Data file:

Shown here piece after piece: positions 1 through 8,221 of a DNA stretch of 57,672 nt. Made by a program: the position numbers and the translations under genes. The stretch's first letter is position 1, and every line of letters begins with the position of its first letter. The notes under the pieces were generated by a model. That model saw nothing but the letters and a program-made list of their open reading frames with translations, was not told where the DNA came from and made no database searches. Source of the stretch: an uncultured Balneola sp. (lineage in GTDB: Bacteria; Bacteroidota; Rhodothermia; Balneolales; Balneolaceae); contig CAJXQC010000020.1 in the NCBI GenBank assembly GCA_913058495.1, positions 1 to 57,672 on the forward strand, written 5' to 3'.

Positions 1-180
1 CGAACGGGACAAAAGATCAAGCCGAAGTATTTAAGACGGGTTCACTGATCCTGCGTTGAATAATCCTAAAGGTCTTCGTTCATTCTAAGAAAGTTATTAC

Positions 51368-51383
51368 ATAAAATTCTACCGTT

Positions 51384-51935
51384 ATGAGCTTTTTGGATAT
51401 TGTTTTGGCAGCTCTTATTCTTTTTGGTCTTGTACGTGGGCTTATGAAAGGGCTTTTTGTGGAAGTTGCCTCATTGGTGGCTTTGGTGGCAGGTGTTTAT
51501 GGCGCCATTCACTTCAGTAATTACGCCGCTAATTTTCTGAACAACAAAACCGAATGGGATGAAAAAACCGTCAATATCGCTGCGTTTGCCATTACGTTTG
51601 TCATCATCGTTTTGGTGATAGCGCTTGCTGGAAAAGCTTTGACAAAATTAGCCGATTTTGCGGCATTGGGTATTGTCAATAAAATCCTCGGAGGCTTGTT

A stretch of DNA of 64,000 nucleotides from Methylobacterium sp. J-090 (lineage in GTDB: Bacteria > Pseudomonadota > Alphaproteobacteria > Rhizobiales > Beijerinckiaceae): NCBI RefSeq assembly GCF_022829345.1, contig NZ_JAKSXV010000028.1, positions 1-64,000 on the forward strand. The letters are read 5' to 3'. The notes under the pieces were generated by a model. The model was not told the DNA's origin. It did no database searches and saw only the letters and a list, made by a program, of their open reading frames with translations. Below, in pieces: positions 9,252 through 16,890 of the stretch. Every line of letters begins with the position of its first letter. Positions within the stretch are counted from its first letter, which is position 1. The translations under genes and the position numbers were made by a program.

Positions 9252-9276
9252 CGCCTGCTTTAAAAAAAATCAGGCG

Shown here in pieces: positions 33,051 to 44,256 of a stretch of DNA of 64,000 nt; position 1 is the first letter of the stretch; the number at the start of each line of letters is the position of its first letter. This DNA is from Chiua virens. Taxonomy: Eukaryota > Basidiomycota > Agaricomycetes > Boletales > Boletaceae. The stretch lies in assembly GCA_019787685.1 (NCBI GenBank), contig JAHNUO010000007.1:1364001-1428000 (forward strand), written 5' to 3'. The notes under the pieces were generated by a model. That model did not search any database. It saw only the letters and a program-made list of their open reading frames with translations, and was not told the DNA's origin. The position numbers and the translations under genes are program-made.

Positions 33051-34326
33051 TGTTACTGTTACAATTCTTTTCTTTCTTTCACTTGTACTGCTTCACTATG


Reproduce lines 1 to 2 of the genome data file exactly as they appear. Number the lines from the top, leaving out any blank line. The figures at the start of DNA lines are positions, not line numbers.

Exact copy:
Shown here piece after piece: positions 1 through 8,221 of a DNA stretch of 57,672 nt. Made by a program: the position numbers and the translations under genes. The stretch's first letter is position 1, and every line of letters begins with the position of its first letter. The notes under the pieces were generated by a model. That model saw nothing but the letters and a program-made list of their open reading frames with translations, was not told where the DNA came from and made no database searches. Source of the stretch: an uncultured Balneola sp. (lineage in GTDB: Bacteria; Bacteroidota; Rhodothermia; Balneolales; Balneolaceae); contig CAJXQC010000020.1 in the NCBI GenBank assembly GCA_913058495.1, positions 1 to 57,672 on the forward strand, written 5' to 3'.

Positions 1-180